The Time of Your Life: Do You Have Enough for a Dog?
It isn’t hard to see why people compare owning a dog to having children. Once you’ve met the health and wellness needs of both, the most precious commodity you can give them is time. Unfortunately, time is a commodity that people often overlook when they decide to bring a dog into their lives.
There are many questions to ask before getting a dog, but the following should be the first: Do you have the time to devote to a dog? If you have just enough spare minutes in a day to fill a bowl with food, splash some water in a dish and rush your dog outside to do his business once or twice, then the answer is probably no.
How much time do you need? The best answer is, as much time as your pet needs. Here are just a few of the things you should think about when answering that difficult question.
Owning a dog is a major commitment that will last, on average, 10 to 15 years (or more, hopefully). At the bare minimum, you should plan on at least three walks a day, each lasting about 15 to 20 minutes.
Every 6 months, you should take your dog to the veterinarian for a routine checkup. Then there are the emergency runs that sometimes occur if your dog gets into something he shouldn’t. If your dog is prone to certain medical problems, such as hip dysplasia or skin allergies, he will need extra care.
You should have the time to groom your dog regularly. Grooming is important for more than just appearance: your dog’s coat is his first line of defense against disease and injury. Loose, protective layers keep a dog cooler in summer. Matted hair traps heat and prevents air from circulating freely. Dogs with short, smooth hair (such as pugs, beagles, and Labrador retrievers) require less grooming than dogs with long, luxurious coats (setters, sheepdogs and many terriers).
Shorthaired dogs need weekly grooming while longhaired dogs need more attention – up to once a day. Grooming can be done professionally, but many dogs enjoy the attention of being brushed at home – especially if grooming is started during puppyhood.
Time for School
Obedience is important for a dog, for you and for society in general. The American Kennel Club identified 10 points that determine whether a dog is a good Canine Citizen:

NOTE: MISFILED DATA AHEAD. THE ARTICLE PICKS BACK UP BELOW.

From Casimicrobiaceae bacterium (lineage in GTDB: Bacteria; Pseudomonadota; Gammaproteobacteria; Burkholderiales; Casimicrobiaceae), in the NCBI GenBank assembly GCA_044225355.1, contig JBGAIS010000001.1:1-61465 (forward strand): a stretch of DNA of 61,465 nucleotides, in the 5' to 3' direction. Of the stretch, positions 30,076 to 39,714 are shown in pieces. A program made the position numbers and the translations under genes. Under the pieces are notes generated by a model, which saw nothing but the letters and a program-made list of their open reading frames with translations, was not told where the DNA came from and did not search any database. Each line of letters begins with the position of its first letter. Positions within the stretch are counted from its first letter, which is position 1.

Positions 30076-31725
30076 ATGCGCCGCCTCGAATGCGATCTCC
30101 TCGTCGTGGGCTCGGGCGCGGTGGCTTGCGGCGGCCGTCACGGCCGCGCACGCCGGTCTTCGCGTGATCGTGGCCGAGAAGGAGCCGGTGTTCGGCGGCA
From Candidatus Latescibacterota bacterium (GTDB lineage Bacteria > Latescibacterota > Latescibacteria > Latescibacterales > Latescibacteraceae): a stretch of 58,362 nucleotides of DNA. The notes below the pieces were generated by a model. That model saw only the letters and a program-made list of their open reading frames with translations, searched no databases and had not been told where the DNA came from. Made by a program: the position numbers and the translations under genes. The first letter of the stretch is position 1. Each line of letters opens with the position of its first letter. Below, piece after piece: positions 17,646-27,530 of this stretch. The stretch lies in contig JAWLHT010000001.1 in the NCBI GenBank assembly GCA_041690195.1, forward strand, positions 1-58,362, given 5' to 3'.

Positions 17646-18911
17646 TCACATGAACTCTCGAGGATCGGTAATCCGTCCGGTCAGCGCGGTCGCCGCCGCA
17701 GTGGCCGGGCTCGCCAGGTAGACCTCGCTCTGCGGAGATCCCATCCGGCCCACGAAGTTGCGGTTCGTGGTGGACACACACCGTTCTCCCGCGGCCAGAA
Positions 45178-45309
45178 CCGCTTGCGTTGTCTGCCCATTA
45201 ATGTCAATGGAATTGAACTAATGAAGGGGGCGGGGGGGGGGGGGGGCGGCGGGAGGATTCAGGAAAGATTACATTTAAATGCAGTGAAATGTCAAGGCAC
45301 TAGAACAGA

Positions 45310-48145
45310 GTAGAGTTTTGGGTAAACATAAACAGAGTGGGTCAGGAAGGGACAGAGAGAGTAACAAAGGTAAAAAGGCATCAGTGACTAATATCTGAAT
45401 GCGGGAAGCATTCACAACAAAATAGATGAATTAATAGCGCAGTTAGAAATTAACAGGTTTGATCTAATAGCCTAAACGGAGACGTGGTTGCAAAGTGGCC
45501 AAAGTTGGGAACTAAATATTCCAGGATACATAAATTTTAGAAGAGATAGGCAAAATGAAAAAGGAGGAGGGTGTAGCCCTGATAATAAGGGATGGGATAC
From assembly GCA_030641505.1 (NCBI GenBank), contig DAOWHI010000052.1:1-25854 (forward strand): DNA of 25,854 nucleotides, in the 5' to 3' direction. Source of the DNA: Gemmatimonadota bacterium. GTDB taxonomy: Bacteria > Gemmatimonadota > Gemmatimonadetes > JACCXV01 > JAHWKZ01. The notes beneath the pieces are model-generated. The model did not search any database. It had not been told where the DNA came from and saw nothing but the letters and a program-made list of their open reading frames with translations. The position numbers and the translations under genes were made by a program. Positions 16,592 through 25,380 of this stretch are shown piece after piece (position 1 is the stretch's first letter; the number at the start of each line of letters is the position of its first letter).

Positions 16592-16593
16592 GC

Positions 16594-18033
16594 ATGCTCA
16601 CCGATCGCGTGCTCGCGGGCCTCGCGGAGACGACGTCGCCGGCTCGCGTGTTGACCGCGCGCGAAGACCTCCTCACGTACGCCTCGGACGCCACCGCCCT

- Accepting friendly strangers
- Sitting politely for petting
- Behaving while walking on a loose leash
- Behaving while walking through a crowd
- Obeying sit/stay/down commands
- Coming when called
- Reacting peaceably to another dog
- Reacting calmly to distractions
- Behaving when the owner is out of sight
Not every dog will master all 10 points, but they should obey certain commands, such as sit, stay and down for their own safety. Training takes time – a lot of it, though individual sessions should be kept short, about 15 minutes per session.
Housebreaking also takes time. Dogs need to learn, through patience and inevitable trial and error, where and when to relieve themselves. Each dog, like each person, learns at his or her own pace. (This is true for other behaviors you feel are appropriate for the household. If your dog is not allowed on the couch or bed, or you don’t want him to run and bark at the door at the sound of a knock, you have to take the time to teach him.)
All work and no play makes for a restless, bored dog. Dogs love to play, some more than others. A border collie or Parson Russell terrier needs more play and exercise than an English bulldog or pug.
You should have the time to play any number of fun games with your dog to give him some exercise and stimulation. Daily play is best, but you should play with him several times a week. If left without some physical outlet, your dog could become destructive or show other behavior problems.
Time for You to Learn
Finally, you should educate yourself about general dog care and the particulars of your dog’s breed. It is also important to research veterinarians, nutritional requirements for life stages, kennels, pet-sitting services (if necessary), and any other factors that affect your pet’s life.